Halushki with Bryndza Cheese

Halushki – traditional Slovak pasta – have already been mentioned in a recipe for Strapatchki. A slightly different version of halushki was used to accompany rabbit thighs in this recipe. Halushki are sometimes used in soups instead of noodles, but the most important role of these small, gnocchi-like dumplings is for our national dish, where halushki are smothered in bryndza cheese.

Bryndza is another ingredient closely related to Slovakia. Some say it was brought to our lands from Romania, and indeed there is a similar word in Romanian, but it means cheese in general, while Slovak bryndza is a kind of sheep’s milk cheese made by a specific method.bryndzaIt’s very difficult to get genuine bryndza cheese outside of Slovakia, so if you want to try the recipe below, you’ll have to find a soft cheese of similar consistency. It may not match bryndza in taste, but that’s what national specialities are about. To taste them, it’s best to come to the country of origin.

To make halushki, you’ll need a special tin plate with holes, or some skill and patience.halushki with bryndza

Halushki with Bryndza Cheese

Serves 4

  • 4 large potatoes
  • 300 – 400 g wheat flour (plain white to wholemeal 2:1)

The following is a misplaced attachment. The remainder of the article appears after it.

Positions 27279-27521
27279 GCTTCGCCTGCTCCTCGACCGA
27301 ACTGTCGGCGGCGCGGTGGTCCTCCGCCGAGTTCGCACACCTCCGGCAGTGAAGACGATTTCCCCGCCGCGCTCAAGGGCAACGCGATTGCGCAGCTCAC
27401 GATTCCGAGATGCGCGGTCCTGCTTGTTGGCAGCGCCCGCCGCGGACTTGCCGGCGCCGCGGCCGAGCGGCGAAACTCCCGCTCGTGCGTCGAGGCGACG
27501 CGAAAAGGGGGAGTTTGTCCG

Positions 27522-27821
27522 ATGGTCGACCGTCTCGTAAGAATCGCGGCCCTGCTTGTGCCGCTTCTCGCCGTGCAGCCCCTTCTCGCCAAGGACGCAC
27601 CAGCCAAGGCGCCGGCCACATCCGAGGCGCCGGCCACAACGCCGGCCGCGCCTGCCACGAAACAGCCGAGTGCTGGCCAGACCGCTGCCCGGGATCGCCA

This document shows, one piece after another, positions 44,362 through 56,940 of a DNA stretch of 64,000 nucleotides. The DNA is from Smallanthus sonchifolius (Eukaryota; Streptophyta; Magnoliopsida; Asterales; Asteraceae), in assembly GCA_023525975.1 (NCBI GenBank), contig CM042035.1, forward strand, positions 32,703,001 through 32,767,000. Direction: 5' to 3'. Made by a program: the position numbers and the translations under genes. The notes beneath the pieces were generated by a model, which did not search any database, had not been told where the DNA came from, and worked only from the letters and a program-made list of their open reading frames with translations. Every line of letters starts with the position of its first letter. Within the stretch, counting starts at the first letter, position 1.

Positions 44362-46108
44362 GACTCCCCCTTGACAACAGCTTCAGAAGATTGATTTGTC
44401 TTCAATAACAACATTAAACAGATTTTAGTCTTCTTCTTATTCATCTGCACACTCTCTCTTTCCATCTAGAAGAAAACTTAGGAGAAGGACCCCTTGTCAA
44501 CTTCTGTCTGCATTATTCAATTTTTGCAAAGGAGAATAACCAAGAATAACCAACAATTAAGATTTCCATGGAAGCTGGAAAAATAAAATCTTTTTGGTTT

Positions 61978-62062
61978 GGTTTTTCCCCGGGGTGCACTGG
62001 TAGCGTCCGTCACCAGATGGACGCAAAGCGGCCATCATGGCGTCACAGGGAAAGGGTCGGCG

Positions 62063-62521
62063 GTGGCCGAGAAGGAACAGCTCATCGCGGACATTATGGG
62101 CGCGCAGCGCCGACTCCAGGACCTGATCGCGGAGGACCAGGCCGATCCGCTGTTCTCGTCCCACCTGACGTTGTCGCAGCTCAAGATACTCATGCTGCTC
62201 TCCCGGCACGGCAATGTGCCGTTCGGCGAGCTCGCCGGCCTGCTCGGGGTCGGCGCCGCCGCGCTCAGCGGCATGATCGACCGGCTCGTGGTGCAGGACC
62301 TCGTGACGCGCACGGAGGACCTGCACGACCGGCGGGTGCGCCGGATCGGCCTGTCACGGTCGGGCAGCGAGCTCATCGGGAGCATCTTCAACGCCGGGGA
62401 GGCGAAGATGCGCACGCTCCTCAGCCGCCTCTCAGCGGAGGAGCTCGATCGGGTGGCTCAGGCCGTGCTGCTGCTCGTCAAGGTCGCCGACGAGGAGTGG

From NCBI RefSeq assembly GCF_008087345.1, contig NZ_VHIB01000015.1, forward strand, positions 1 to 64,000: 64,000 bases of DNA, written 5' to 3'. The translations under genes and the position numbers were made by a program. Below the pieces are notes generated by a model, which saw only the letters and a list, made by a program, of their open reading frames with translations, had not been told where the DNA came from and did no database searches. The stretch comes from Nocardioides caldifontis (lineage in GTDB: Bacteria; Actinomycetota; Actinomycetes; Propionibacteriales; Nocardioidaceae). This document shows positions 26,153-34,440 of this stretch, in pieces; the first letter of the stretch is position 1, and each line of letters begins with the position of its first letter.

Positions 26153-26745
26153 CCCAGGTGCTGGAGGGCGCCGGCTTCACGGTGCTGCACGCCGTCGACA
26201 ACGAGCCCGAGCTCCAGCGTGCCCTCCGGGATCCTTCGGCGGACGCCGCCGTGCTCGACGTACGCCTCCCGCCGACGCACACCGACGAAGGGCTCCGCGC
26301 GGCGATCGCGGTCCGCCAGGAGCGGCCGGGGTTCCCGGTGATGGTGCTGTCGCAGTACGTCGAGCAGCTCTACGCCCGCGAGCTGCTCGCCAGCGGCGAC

• salt to taste
  • 250 g bryndza cheese
  • 100 ml milk
  • 150 g smoked bacon, diced
  • some oil


  1. Take the cheese out of the fridge and let it warm to room temperature. Peel and wash the potatoes. Grate them finely into a large bowl.grating potatoes
  2. Add the flour to make a loose dough. Potatoes vary in the liquid content, so the exact amount of the flour will depend on the variety you’re using. Your dough should look like this:dough for halushki
  3. Salt and lightly dust the potato dough to prevent it from browning. Cover the bowl with a dishcloth. Bring a large pot of water to the boil. Meanwhile, put the bryndza cheese in a small bowl and mash it with a fork. Pour in the milk and combine into a thin paste.bryndza paste
  4. When the water is boiling, adjust the heat to let it simmer. Place the holey tin plate over the pot and transfer half of the potato dough into it. Use a wooden spatula to pass the dough through the plate. As it falls into the boiling water, the dough forms little dumplings (halushki). Stir them well and let cook until they come up to the surface. Watch carefully as halushki tend to overflow.
  5. Take the halushki out with a slotted spoon and transfer into a large bowl. Stir them to prevent from sticking together and cover to keep warm. Repeat Step 4 until you have used all the dough.taking halushki out
  6. Put the bacon in a frying pan over a low heat. Let sweat until it starts letting out fat. Pour in some oil if needed, and turn up the heat. Fry the bacon until crisp and brown, stirring often, then put aside.
  7. Stir the bryndza cheese paste into the halushki. Pour the fried bacon with the dripping over the top. Serve hot with a mug of buttermilk.

If you don’t have a holey tin plate, but still want to try your hand at making halushki, see the photo guide here.

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